The Atlantic and Gulf Coasts experienced eight transgressions in Cenozoic.[53] and the Laramide orogeny continued to raise the present Rocky Mountains into the Paleocene.[53] The Western Cordillera continued to suffer tectonic deformation, including the formation of the Basin and Range Province in the middle Cenozoic and the uplift of the Colorado Plateau. The Colorado Plateau was uplifted with remarkably little deformation. The flood basalts of the Columbia Plateau were also erupted during the Cenozoic.[53]

The southwestern portion of Laurentia consists of Precambrian basement rocks deformed by continental collisions. This area has been subjected to considerable rifting as the Basin and Range Province has been stretched up to 100% of its original width.[54] The area experienced numerous large volcanic eruptions.

Baja California rifted away from North America during the Miocene.[50] This block of crust consists of Proterozoic to early Paleozoic shelf and Mesozoic arc volcano formations.[55][10]

The Cenozoic ended with an ice age, with the modern Holocene being an interglacial, a warm spell between episodes of extensive glaciation.[53]

Paleoenvironmental change

Several climate events occurred in Laurentia during the Phanerozoic eon. During the late Cambrian through the Ordovician, sea level fluctuated with ice cap melt. Nine macro scale fluctuations of "Global hyper warming", or high intensity greenhouse gas conditions, occurred.[56] Due to sea level fluctuation, these intervals led to mudstone deposits on Laurentia that act as a record of events.[56] The late Ordovician brought a cooling period, although the extent of this cooling is still debated.[57] More than 100 million years later, in the Permian, an overall warming trend occurred.[58] As indicated by fossilized invertebrates, the western margin of Laurentia was affected by a lasting southward bound cool current. This current contrasted with waters warming in the Texas region.[58] This opposition suggests that, during Permian global warm period, northern and northwestern Pangea (western Laurentia) remained relatively cool.[58]

Geological history

  • Around 4.03 to 3.58 Ga, the oldest intact rock formation on the planet, the Acasta Gneiss, was formed in what is now Northwest Territories (older individual mineral grains are known, but not whole rocks).[59]
  • Around 2.565 Ga, Arctica formed as an independent continent.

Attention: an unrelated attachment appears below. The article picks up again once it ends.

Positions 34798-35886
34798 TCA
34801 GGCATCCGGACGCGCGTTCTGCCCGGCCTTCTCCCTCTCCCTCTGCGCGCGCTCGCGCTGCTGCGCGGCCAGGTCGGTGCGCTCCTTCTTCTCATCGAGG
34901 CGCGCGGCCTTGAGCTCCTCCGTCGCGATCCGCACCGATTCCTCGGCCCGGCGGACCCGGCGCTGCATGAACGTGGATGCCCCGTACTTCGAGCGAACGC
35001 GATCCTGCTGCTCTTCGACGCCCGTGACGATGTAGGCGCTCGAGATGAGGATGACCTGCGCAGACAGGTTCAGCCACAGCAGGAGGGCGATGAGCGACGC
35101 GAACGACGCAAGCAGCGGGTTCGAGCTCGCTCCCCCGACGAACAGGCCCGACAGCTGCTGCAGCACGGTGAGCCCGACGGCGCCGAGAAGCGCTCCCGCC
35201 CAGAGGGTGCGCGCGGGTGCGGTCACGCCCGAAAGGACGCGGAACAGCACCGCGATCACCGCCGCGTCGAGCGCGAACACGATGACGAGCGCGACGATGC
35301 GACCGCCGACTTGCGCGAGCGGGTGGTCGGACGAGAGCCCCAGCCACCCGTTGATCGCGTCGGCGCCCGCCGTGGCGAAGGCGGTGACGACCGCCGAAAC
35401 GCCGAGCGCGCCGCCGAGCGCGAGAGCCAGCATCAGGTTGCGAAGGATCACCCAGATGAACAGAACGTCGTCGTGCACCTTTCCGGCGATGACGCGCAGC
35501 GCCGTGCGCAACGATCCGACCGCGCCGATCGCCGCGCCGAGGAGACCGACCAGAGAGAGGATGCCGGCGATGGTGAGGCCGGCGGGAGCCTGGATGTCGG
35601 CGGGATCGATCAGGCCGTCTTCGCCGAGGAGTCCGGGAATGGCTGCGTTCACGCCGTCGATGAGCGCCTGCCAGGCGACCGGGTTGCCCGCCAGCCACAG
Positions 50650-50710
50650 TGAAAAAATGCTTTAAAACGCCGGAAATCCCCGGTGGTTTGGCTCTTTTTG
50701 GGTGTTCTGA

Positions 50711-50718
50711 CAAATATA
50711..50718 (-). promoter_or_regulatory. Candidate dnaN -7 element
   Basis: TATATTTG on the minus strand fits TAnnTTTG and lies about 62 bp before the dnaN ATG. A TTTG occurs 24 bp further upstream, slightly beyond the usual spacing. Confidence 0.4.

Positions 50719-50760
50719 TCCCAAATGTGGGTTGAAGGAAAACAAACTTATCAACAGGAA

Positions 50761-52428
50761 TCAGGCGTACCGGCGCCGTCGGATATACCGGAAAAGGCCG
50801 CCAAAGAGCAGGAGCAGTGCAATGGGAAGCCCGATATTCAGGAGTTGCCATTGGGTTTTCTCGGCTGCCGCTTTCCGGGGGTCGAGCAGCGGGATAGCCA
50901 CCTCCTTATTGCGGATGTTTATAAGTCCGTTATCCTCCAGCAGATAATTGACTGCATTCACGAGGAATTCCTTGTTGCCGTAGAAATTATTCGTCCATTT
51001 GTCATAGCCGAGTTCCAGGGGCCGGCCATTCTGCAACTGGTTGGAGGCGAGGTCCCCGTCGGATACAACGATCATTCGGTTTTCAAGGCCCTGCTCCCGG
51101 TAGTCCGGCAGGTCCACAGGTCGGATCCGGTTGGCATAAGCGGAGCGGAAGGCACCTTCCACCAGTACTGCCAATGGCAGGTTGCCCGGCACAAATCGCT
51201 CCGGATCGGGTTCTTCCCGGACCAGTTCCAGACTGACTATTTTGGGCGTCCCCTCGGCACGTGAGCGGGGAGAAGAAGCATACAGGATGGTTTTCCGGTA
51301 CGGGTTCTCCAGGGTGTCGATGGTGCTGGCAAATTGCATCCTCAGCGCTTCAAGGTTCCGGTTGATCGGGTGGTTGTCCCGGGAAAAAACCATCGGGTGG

• Around 2.72 to 2.45 Ga, Arctica was part of the supercontinent Kenorland.
  • Around 2.1 to 1.84 Ga, when Kenorland broke apart, the Arctican craton was part of the landmass Nena along with Baltica and Eastern Antarctica.
  • Around 1.82 Ga, Laurentia was part of the supercontinent Columbia.
  • Around 1.35–1.3 Ga, Laurentia was an independent continent.
  • Around 1.3 Ga, Laurentia was part of the landmass Protorodinia.
  • Around 1.07 Ga, Laurentia was part of the supercontinent Rodinia.
  • Around 750 Ma, Laurentia was part of the landmass Protolaurasia. Laurentia nearly rifted apart.
  • In the Ediacaran (635 to 541 ±0.3 Ma), Laurentia was part of the supercontinent Pannotia.
  • In the Cambrian (541 ±0.3 to 485.4 ±1.7 Ma), Laurentia was an independent continent.
  • In the Ordovician (485.4 ± 1.7 to 443.8 ±1.5 Ma), Laurentia was shrinking and Baltica was expanding.
  • In the Devonian (419.2 ± 2.8 to 358.9 ±2.5 Ma), Laurentia collided against Baltica, forming the landmass Euramerica.
  • In the Permian (298.9 ± 0.8 to 252.17 ±0.4 Ma), all major continents collided against each other, forming the supercontinent Pangaea.
  • In the Jurassic (201.3 ± 0.6 to 145 ±4 Ma), Pangaea rifted into two landmasses: Laurasia and Gondwana. Laurentia was part of the landmass Laurasia.
  • In the Cretaceous (145 ± 4 to 66 Ma), Laurentia was an independent continent called North America.
  • In the Neogene (23.03 ± 0.05 Ma until today or ending 2.588 Ma), Laurentia, in the form of North America, collided with South America, forming the landmass America.

See also

  • North Atlantic Craton  Archaean craton exposed in Greenland, Labrador, and northwestern Scotland